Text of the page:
Vigil Games have side-stepped all juxtaposition found in the original Darksiders, a game that saw a pseudo-Death Knight rampage through the streets of a cosmopolitan city as war breaks out between Heaven and Hell. The story was at face value completely trite, saved by art design and the popularity of the comic-book style gratuity. Despite how bad the game could have been, the voice acting, style, and combat all created a game-play experience that, whilst rough, was enjoyable – and quite rare on PC.
War – Darksiders original protagonist – is now out of the picture (although not completely), and as we saw the three other riders (Strife, Fury, and Death) plummet towards the earth towards the end of the first instalment, we were left guessing as to who we’d be slashing and hacking through the world with next time. We got Death, who looks like a slightly plumper Raziel.
First, let’s evict that huge elephant in the room: the port. I don’t know who’d decision it was to port Darksiders 2 using as little resources as possible, but with less graphical options than Square-Enix’s recent Final Fantasy VII re-release, PC gamers will have some cause for concern. The thing is, Darksiders II doesn’t look terrible – in fact, it’s quite a beautiful game – just don’t expect to be able to change any graphics options other than the resolution: you can’t. Is this a huge deal? It’s really a matter of opinion. I played the game seated comfortably at a 37″ TV with a wireless Xbox 360 game-pad – basically as though it were on console. The immersion, art-style, music and game-play more than make up for what is in practise a minor annoyance. Designed to run on basically any machine, Darksiders II won’t win any awards for graphics, but it is still a beautiful game. I’m not sure if that’s an achievement for THQ, or a gripe.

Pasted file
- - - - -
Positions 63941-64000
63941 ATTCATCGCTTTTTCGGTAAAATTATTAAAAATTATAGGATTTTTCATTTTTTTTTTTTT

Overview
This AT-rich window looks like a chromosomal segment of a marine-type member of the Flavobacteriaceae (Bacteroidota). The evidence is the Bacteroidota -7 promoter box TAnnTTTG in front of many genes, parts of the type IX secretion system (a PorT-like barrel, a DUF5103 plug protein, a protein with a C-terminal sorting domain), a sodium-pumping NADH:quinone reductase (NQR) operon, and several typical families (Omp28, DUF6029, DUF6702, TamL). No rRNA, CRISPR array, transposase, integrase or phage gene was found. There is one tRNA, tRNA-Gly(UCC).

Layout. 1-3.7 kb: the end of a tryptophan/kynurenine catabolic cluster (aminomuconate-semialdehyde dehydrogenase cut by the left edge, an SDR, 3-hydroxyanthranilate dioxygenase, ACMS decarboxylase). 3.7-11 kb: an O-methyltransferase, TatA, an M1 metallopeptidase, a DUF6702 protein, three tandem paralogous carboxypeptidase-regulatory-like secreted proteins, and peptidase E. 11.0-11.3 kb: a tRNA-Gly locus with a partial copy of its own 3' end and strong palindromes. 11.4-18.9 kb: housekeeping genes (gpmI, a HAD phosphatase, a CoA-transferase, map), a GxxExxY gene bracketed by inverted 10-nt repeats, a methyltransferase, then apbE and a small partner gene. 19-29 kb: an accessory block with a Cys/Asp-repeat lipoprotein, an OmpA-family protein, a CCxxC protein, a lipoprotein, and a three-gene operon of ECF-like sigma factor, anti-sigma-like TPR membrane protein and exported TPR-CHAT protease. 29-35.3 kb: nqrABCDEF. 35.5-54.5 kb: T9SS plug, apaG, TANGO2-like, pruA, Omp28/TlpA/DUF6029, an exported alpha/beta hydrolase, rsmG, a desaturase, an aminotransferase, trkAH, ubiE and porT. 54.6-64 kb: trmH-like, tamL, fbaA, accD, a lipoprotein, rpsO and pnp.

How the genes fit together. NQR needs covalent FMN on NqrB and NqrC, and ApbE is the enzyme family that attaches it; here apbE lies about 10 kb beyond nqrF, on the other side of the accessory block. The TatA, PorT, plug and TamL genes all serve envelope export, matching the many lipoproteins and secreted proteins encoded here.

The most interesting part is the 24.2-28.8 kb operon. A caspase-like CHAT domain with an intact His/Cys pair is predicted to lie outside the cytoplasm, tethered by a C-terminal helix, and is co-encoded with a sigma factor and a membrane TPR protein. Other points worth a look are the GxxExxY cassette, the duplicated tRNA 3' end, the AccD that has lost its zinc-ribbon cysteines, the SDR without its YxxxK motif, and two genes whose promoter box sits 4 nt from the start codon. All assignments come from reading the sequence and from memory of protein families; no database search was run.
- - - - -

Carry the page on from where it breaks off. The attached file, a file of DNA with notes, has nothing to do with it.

The game world is beautifully created – reminiscent of Heavenly Sword
With that out of the way, what does Darksiders II have to offer? You play as War’s brother, Death, through a much more open and vibrant landscape than the original Darksiders. Incorporating some real RPG elements such as a conversation wheel and explorable game-fields, you’re set on an epic journey of introversion, personal redemption, and kinship.
The Charred Council, having written off War as a persona non grata, have angered Death, who has faith in his brothers allegiance to his clan. With this heavy burden, Death sets out to prove that his brother is innocent of all charges.